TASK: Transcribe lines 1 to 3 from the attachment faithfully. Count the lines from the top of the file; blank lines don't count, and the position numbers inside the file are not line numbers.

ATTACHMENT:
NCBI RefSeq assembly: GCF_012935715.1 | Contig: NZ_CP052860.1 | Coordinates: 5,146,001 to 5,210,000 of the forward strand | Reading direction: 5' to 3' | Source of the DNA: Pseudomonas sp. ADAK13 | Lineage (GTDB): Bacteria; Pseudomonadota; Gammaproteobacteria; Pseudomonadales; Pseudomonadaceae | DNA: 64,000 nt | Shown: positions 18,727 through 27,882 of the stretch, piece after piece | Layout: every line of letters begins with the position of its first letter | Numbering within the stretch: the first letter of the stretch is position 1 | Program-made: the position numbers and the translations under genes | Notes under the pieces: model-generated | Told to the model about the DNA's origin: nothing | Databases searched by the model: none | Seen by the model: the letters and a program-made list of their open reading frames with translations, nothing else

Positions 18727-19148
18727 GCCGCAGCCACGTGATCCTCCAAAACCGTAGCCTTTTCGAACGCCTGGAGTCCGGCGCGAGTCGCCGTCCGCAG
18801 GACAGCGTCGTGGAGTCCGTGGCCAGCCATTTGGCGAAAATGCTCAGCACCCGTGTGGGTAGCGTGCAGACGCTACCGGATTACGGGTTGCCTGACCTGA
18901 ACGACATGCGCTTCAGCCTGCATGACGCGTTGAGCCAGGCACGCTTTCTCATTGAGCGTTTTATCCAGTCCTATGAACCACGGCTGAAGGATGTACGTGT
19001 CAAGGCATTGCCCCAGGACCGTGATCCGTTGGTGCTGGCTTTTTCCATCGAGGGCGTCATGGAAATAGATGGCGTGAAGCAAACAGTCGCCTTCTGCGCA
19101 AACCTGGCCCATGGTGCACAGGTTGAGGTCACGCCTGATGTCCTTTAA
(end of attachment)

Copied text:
NCBI RefSeq assembly: GCF_012935715.1 | Contig: NZ_CP052860.1 | Coordinates: 5,146,001 to 5,210,000 of the forward strand | Reading direction: 5' to 3' | Source of the DNA: Pseudomonas sp. ADAK13 | Lineage (GTDB): Bacteria; Pseudomonadota; Gammaproteobacteria; Pseudomonadales; Pseudomonadaceae | DNA: 64,000 nt | Shown: positions 18,727 through 27,882 of the stretch, piece after piece | Layout: every line of letters begins with the position of its first letter | Numbering within the stretch: the first letter of the stretch is position 1 | Program-made: the position numbers and the translations under genes | Notes under the pieces: model-generated | Told to the model about the DNA's origin: nothing | Databases searched by the model: none | Seen by the model: the letters and a program-made list of their open reading frames with translations, nothing else

Positions 18727-19148
18727 GCCGCAGCCACGTGATCCTCCAAAACCGTAGCCTTTTCGAACGCCTGGAGTCCGGCGCGAGTCGCCGTCCGCAG